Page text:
:where(.Prose ul:not([class])) {
  & li { /* fancy */ }

The final :where(.Prose ul:not([class])) li selector is 0,0,1 — actually 0,1,1 in this case as it assumes the specificity of .List li.

I think this is an acceptable solution to avoid unwanted specificity.

Solution 4: cascade layers

Cascade Layers are another modern addition to CSS that have wider browser support than nesting. I’ve implemented layers like so:

@layer blocks, modifiers;

@layer blocks {
  .Prose ul:not([class]) {
    li { /* fancy */ }

@layer modifiers {
  .List--extra-fancy {
    li { /* extra fancy */; }

Specificity within layers is encapsulated. Layers that are defined later always take priority. In the example above I define the layers first to ensure the correct order. This feels like a very tidy solution! The code is readable and succinct.

Cascade layers have their own gotcha. As the MDN web docs notes:

Styles not in a layer, or “unlayered styles”, cascade together into a final implicit label.

So if earlier in your stylesheet you have “reset” styles like I do:

ul {
  list-style: none;
  margin: 0;
  padding: 0;

These styles actually take precedence despite originally being ordered first with the lowest specificity. Oh dear! Actually there’s an easy solution:

@layer reset, blocks, modifiers;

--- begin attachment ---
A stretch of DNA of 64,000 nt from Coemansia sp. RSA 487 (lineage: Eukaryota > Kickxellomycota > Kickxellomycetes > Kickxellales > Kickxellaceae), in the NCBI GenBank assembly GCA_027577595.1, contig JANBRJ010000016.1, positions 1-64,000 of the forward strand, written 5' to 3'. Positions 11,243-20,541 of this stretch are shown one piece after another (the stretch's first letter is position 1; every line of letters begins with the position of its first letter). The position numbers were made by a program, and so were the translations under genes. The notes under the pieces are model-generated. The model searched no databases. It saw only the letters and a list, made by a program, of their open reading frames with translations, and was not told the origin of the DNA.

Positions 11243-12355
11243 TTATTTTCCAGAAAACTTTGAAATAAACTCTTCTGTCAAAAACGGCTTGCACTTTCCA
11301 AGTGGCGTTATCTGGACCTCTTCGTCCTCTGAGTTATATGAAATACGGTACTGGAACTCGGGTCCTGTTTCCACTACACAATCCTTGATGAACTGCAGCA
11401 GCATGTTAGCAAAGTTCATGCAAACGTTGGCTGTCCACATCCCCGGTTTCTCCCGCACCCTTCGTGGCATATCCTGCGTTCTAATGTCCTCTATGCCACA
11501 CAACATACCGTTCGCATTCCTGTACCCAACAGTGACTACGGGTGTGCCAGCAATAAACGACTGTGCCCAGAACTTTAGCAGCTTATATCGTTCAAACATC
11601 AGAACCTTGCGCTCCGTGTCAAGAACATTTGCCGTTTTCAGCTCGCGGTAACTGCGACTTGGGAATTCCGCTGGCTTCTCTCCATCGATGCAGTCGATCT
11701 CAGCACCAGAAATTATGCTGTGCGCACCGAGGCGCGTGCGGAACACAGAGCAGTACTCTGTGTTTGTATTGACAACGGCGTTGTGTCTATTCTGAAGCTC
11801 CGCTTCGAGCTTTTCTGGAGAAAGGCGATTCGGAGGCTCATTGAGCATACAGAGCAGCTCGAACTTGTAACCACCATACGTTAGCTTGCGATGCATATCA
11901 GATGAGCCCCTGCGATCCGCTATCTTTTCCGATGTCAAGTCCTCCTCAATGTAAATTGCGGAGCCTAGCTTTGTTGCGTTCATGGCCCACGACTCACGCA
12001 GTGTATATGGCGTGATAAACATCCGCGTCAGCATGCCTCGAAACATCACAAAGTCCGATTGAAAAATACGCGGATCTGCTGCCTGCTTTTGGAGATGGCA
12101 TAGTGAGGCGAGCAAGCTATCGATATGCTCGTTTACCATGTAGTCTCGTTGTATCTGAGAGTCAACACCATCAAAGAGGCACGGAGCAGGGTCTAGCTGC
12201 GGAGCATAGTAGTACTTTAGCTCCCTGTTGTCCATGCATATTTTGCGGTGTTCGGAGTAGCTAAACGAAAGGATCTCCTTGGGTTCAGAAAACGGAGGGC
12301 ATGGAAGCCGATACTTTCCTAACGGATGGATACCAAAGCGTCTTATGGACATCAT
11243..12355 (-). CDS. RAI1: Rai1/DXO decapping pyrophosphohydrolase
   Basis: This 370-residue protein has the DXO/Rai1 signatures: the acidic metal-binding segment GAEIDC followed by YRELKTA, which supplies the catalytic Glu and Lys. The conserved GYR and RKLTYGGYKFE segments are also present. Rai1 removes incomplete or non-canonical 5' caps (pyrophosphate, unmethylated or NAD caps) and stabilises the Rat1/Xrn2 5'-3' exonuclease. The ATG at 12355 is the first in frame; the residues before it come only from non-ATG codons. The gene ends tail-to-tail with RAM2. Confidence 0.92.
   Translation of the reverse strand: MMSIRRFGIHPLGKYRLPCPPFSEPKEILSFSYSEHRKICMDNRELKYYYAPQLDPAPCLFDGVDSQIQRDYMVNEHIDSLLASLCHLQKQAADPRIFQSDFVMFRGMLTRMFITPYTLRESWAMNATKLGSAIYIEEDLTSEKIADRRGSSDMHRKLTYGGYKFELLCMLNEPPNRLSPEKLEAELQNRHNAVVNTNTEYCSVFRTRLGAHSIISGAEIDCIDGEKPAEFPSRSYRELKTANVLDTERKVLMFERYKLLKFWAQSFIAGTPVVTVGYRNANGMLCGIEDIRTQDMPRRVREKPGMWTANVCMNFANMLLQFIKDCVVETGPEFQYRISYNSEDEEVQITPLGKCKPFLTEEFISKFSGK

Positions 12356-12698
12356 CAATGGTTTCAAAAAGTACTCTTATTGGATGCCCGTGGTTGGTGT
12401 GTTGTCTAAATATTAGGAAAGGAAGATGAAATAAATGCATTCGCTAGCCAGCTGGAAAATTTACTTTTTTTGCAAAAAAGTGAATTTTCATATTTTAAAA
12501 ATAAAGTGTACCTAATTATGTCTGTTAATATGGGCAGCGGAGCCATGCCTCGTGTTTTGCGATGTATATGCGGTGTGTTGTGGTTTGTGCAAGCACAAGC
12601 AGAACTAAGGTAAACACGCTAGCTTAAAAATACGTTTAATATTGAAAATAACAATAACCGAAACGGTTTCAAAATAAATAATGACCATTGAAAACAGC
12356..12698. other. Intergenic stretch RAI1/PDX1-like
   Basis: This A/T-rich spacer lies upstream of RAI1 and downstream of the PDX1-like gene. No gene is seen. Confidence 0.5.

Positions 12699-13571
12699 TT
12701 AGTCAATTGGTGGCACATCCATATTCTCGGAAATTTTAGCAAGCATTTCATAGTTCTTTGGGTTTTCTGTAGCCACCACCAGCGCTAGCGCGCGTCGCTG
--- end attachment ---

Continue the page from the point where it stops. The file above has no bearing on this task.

@layer reset {
  ul { /* ... */ }

Just wrap in a layer and everything is back to normal.

I’m really liking this pattern. It reenforces the block/modifier convention and solves the nesting specificity issue when gnarly parent selector lists are necessary.


Reading further in the CSS nesting spec provides more information:

The nesting selector intentionally uses the same specificity rules as the :is() pseudoclass, which just uses the largest specificity among its arguments, rather than tracking which selector actually matched.

This is required for performance reasons; if a selector has multiple possible specificities, depending on how precisely it was matched, it makes selector matching much more complicated and slower.

Makes sense. Nesting is effectively syntactic sugar allowing for easier browser implementation.

That skirts the question, tho: why do we define & in terms of :is()? Some non-browser implementations of Nesting-like functionality do not desugar to :is(), largely because they predate the introduction of :is() as well. Instead, they desugar directly; however, this comes with its own significant problems, as some (reasonably common) cases can accidentally produce massive selectors, due to the exponential explosion of possibilities.

Desugaring with :is() instead eliminates this problem entirely, at the cost of making specificity slightly less useful, which was judged a reasonable trade-off.

I’m not sure I agree with that rationale. Specificity is the source of all CSS woes and this is a hidden cost. But who am to disagree? I don’t participate in spec discussions so I rightfully get what I’m given. I’m happy to have nesting in any guise.

Goodbye Sass!

With these updates I no longer need the Sass preprocessor. A little sad to let such a useful tool go. I’ve been using Sass for longer than I can remember. Possibly even prior to even using a Node build process. Or maybe that was an earlier preprocessor, I forget. Anyway, it has been an invaluable tool, and its legacy lives on in new CSS specs. With calc(), custom properties, and now CSS nesting, my need for Sass is all but gone.

I’d normally plug my Twitter but I’ve now set up Mastodon so @[email protected] and let me know any mistakes I’ve made!